We tend to think of home offices as something new, however, they’ve been around for decades with mansions and large stately homes having impressive, and often oppressive, offices filled with enormous oak desks, leather chairs and all the grandiose of the wealthy. Today homes have home offices tucked into the corner of another room or a spare room dedicated as an office. In stark contrast from the original offices, today’s home offices are light and airy and decorated with their purpose in mind. For example, a home office for someone working from home as an architect, designer or within the beauty industry is more likely to use white as the dominant colour.
As we’ve mentioned traditional home offices where rooms where only the man of the house was allowed. Often integrated within the home’s library, white would have been the last colour you’d find! Writing slopes were the choice of women who weren’t sufficiently privileged to use the actual office. As grandeur was the order of the day large rugs, more often than not animal skins, were used to show-off, quite literally, the wealth of the home owner.
Modern home offices are squeezed into a variety of small spaces in many people’s homes unless there’s a vacant bedroom or an actual office which can be used. I think that you’ll agree that the colour scheme of a modern home office will be chosen to suit the industry, whether it be commercial or purely for home use. All white offices can look a little sterile, which is why white is used for industries associated with the need for sterile environments as it denotes cleanliness and hygiene.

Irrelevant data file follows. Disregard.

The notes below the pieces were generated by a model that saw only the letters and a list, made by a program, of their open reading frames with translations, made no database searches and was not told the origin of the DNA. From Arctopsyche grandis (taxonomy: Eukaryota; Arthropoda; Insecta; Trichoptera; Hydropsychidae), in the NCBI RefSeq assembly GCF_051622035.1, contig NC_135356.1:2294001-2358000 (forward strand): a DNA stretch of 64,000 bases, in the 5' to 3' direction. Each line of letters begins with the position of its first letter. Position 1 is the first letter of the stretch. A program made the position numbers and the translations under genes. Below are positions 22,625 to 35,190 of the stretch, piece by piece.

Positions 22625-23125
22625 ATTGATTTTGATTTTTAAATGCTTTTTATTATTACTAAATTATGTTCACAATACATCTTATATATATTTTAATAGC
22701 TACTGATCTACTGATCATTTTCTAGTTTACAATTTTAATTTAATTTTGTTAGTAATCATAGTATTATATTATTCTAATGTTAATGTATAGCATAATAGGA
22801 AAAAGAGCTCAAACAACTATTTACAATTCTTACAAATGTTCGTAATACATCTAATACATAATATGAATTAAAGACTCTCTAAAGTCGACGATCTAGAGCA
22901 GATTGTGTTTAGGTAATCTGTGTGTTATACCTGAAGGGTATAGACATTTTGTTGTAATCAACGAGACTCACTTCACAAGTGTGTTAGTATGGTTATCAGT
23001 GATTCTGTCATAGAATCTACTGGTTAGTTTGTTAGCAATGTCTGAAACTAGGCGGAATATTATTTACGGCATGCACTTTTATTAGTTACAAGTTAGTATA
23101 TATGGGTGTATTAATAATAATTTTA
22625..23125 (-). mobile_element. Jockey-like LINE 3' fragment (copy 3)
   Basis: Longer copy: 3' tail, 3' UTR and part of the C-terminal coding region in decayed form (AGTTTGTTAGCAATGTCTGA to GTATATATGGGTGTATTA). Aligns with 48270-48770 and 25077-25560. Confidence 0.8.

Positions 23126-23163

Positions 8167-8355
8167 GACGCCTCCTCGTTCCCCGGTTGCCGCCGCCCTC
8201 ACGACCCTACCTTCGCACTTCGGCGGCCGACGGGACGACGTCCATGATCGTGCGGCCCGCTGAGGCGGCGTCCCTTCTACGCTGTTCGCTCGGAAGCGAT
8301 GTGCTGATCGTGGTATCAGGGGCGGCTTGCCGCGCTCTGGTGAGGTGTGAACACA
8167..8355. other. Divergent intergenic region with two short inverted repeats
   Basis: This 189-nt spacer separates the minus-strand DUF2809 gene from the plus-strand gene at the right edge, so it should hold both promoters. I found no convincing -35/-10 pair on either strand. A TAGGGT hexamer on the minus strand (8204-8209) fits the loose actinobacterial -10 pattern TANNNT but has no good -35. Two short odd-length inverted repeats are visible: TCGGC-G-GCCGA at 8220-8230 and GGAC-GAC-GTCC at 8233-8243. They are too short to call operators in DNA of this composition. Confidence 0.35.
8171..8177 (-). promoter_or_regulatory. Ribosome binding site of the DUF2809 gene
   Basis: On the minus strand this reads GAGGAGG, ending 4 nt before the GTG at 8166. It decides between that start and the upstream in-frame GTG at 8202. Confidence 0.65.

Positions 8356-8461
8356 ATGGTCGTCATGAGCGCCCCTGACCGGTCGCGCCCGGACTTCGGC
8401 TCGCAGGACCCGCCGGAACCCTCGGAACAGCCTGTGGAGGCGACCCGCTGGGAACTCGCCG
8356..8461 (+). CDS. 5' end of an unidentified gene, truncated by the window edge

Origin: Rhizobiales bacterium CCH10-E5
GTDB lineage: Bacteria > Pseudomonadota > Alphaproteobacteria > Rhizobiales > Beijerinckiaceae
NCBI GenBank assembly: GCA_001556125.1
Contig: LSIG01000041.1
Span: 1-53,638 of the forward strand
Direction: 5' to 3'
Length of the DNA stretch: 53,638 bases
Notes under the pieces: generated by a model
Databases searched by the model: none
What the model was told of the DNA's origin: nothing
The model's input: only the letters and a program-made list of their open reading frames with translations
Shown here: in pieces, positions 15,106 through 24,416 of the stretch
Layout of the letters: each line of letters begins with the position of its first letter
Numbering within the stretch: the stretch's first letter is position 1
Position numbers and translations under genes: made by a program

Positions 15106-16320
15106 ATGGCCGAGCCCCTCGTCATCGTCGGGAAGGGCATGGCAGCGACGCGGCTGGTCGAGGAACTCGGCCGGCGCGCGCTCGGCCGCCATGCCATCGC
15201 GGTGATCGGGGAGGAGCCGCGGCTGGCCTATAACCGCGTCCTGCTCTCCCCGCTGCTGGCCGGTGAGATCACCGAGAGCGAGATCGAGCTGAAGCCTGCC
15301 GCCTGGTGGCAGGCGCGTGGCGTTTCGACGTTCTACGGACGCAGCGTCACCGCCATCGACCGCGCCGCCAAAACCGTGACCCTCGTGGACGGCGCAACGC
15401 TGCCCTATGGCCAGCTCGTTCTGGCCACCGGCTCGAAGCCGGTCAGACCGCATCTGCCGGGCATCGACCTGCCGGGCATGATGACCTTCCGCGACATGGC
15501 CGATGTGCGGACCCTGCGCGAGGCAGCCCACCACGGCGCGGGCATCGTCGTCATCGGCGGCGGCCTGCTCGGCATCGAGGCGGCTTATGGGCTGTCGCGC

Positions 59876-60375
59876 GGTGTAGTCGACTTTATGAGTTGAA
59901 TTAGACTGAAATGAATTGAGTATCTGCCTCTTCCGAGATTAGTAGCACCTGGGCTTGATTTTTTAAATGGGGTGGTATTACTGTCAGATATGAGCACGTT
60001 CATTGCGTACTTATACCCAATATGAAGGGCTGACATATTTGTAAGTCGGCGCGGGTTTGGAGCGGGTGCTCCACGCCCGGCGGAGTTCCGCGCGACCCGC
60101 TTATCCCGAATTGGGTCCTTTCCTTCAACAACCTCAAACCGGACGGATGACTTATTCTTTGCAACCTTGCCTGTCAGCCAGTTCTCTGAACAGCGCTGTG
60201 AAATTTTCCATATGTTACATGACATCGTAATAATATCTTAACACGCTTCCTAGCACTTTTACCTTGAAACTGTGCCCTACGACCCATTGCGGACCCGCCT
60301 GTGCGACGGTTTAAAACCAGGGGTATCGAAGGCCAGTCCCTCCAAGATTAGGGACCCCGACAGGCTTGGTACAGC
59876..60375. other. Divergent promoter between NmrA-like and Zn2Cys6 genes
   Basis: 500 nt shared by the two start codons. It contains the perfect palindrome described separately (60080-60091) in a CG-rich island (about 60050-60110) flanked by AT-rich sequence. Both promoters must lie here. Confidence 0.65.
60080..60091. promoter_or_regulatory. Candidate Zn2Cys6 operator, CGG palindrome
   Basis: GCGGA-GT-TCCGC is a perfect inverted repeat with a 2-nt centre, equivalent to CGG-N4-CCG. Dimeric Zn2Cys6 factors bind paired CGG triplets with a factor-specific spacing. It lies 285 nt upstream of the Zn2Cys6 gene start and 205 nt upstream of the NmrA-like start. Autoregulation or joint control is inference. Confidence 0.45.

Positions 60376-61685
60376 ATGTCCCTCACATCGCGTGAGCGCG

White isn’t solely used for beauty clinics; people who work on detailed drawings, hand or computer aided, will need as much natural light as possible, having white walls will help to keep the room bright even on overcast and rainy days.
With so much light coming into the room window dressings need to be chosen carefully. White curtains will allow natural light to flood into the room and give a more informal look than blinds. However, curtains aren’t that effect at giving you control over the natural light, whereas Venetian and vertical blinds are. You can adjust the louvres to suit the sun’s position in the sky, as well as allowing for the entire window to be unobstructed if you so wish.
White remain the most popular colour choice for contemporary interiors, including home offices. Bright injections of colour will also be found via wall art and accessories, again depending on what activities the office is used for.